On August 29, we had the pleasure of inviting Phelippe Oliveira, Office of the Attorney General for the National Treasure for Tax and Social Security Consulting, to attend a panel alongside Cassio Sztokfisz, Partner of Schneider, Pugliese, Stztokfisz, Figueiredo and Carvalho Advogados and Rafaela Kireeff, Country Legal Head of Novartis. We discussed the tendency to criminalize non-payment of taxes.
The table mediated by our Legal Coordinator, Gustavo Stüssi Neves, brought different views of each guest on the subject. Questions were raised as to how criminalizing tax conduct can inhibit taxpayers who do not pay their taxes intentionally, but at the same time as the separation of legal personality can bring harm to business managers.
To what extent can taxpayers be penalized? How to differentiate intentional fraud from administrative errors?
Phelippe Oliveira brought the view of the Attorney General of the National Treasury and used as examples the STF Binding Precedent 24 and the recent decision of the STJ, which considered a crime of misappropriation not to pay declared values of ICMS. “I see a change of mindset in the legal environment, today we want to show that it is no longer advantageous for taxpayers to postpone the payment of declared amounts. There are many honest business owners who end up not paying taxes for internal company mistakes. But unfortunately, we are faced with cases of structured fraud, of frequent debtors. Many companies are accustomed to continually resorting to process decisions, but now there is a new interpretation that is believed to first justify and then appeal. Our goal is not to let debts accumulate”.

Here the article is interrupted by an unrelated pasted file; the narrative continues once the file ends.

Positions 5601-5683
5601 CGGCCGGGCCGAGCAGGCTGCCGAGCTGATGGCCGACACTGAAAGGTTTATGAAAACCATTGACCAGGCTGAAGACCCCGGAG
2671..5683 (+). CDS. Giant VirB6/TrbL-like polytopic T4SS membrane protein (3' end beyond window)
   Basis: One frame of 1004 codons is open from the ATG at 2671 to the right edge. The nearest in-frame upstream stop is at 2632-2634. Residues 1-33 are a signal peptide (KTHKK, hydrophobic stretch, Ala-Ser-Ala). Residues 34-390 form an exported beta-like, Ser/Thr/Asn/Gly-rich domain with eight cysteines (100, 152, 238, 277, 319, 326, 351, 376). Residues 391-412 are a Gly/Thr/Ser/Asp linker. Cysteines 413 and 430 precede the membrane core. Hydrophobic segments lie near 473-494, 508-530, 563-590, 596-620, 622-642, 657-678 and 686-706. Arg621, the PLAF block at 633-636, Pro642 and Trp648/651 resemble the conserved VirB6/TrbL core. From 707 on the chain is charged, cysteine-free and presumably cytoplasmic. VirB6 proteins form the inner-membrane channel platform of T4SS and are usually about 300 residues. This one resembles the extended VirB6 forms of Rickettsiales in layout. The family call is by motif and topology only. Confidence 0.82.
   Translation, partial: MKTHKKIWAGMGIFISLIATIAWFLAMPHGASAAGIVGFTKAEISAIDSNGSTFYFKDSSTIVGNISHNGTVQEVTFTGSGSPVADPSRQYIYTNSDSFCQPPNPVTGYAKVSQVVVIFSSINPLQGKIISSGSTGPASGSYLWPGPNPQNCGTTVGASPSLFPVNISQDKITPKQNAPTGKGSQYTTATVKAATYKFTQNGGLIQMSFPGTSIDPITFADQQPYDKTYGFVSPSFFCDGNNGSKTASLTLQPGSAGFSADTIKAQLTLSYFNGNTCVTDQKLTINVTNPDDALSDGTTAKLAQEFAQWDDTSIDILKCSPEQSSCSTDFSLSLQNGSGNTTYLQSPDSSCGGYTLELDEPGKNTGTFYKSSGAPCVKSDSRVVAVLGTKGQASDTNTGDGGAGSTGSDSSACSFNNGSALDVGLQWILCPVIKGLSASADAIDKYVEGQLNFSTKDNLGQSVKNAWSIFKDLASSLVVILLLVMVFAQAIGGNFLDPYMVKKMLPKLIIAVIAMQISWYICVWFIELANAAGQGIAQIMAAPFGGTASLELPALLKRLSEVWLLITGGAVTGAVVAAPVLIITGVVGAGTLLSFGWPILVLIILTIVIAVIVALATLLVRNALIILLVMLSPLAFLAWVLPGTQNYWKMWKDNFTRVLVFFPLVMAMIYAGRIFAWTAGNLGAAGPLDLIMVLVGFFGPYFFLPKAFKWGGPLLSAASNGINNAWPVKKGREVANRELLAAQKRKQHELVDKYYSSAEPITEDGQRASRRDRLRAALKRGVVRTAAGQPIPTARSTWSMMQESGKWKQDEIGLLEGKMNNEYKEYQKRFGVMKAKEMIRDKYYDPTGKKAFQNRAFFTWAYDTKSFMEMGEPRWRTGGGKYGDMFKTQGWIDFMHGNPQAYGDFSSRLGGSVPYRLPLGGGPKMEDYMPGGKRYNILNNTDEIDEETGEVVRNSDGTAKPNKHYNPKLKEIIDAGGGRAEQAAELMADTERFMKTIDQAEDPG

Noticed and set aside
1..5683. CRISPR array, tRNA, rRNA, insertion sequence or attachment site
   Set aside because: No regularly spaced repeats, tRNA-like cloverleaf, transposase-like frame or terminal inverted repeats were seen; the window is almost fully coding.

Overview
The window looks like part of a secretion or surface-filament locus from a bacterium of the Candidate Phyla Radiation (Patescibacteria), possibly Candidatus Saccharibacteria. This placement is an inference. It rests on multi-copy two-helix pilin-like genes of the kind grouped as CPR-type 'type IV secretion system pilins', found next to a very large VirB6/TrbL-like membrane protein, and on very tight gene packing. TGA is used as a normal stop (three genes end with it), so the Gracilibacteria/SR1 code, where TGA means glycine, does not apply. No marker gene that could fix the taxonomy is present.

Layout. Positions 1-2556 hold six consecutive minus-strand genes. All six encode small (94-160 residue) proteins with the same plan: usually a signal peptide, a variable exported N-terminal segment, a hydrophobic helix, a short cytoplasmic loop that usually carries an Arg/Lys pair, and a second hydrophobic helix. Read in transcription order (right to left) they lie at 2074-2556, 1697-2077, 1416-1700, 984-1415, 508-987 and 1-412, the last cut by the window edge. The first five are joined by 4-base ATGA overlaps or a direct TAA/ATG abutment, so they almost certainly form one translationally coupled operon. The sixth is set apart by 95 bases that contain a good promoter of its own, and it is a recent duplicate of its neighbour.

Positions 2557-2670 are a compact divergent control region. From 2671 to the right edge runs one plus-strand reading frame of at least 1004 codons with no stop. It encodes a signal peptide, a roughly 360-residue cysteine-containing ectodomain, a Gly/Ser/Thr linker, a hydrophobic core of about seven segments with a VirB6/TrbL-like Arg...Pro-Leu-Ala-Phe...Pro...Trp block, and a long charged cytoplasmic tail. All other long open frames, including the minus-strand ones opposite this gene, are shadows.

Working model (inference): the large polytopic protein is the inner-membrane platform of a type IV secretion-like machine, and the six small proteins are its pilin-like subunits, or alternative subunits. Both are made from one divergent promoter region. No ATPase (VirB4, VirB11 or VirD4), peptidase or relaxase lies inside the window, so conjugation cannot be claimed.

However, Cassio Sztokfisz disagreed that criminalization is the best way to encourage tax payments: “Businessmen are concerned about criminalizing the tax notice. Federal Revenue Ordinance No. 1750 already provides for tax representation for criminal purposes regarding crimes against the tax order. When the taxpayer declares unpaid taxes it is as if he creates evidence against himself, it makes no sense. No supervision is done, only the system of the Federal Revenue of Brazil is used as a basis. I believe there is a hyperextension of the penalty. ”
Rafaela Kireeff, Country Legal Head of Novartis, questioned the joint responsibility of managers and administrators: “Companies need individuals to exist, they need someone to sign documents. However, managers are afraid of being responsible for past management infractions. Not even in his management can the administrator control all the activities of a company. It is a big risk. Tax laws are complex and difficult to understand. It’s normal for a company to go wrong. ”
The interpretation of this issue is quite controversial, but fundamental for the economic development of the country. Phelippe de Oliveira recognizes that companies make the state machine work. “There is a concern of the government to have a broader and less taxing vision.”
For this reason, events such as these are extremely important in bringing private and public authorities closer together. Indeed, the debate was very enriching and fostered a connection between SWISSCAM associates and the federal administration for a rich exchange of ideas.